GUI Principle #4

GUIs are superior when you want to perform a limited number of functions on a list of items. An example is: "What do you want to do with a list of files in a potential commit operation?" The only things that I can think of are to diff the files with the latest repository version to see what changes have been made locally, and revert specific files back to the repository revision. Tortoise includes these options, as well as the ability to open the files. Doing a diff on a specific file is available (as mentioned in this article several times, because that is an awesome feature!) with a double-click on the file.


The update command synchronizes a local repository with the server repository.


In order to update the local repository to the current SVN version (using the CLI), issue a command like the following:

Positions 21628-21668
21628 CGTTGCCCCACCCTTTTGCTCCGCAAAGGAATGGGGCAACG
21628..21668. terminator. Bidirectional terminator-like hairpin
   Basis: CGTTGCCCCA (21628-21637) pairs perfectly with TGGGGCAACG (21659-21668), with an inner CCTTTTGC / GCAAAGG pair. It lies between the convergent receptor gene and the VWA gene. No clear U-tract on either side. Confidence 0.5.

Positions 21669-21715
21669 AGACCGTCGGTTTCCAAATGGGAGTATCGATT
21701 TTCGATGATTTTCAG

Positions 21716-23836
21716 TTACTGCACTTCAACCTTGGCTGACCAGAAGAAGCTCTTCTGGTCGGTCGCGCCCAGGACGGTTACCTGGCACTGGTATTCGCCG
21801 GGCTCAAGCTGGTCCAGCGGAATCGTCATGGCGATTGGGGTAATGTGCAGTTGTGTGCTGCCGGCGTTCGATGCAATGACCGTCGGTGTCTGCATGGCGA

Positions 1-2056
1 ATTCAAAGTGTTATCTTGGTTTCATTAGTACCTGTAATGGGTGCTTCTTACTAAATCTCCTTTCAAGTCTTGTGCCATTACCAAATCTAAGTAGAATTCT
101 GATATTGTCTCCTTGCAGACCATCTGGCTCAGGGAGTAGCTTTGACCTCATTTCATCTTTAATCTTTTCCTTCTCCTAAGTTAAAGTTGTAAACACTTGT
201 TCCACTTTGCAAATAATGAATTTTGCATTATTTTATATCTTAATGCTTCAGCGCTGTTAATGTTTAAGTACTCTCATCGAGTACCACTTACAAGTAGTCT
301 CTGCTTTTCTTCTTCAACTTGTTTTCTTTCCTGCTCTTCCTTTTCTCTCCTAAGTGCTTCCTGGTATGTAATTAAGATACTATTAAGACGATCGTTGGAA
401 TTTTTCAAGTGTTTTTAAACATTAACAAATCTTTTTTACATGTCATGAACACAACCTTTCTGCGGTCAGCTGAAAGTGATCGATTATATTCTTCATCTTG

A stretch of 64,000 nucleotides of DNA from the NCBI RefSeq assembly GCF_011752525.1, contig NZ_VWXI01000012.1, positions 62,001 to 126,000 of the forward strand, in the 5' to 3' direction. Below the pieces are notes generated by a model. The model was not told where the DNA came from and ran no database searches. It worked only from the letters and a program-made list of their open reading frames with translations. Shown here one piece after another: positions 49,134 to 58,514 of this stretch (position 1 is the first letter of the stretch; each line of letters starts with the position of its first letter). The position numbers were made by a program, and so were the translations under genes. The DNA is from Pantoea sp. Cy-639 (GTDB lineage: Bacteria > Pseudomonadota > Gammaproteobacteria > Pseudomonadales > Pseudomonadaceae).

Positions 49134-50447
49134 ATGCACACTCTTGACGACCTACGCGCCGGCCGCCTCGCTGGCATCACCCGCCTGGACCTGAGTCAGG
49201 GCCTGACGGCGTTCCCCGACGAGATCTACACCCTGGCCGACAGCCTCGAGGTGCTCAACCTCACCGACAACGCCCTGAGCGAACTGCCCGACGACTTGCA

[jjones@cerberus svn]$ svn update cli_co/
At revision 3.
Updating a local repository (or a specific directory tree) in Rapid involves right-clicking on a file or directory and selecting "update." In the update dialog that immediately appears, an "update to specific version" option is available, as well as the ability to choose whether to perform a recursive update.
Updating in Tortoise involves right-clicking on a directory or file and selecting Update. No options are available in that menu. However, there is an Update to Revision function in the a TortoiseSVN menu, which should overcome that shortcoming.

The update command is comparable across these three clients.


The SVN add command adds a file, directory, list of files or directories, or a recursive directory tree to a local repository. The changes made to the local repository will not be made to the server repository until they are committed.


The following command adds the file test_cli.txt to the local repository:

[jjones@cerberus folder1]$ svn add test_cli.txt
A         test_cli.txt
Add a file to the local repository from Rapid by right-clicking on the file (or directory) and selecting "add."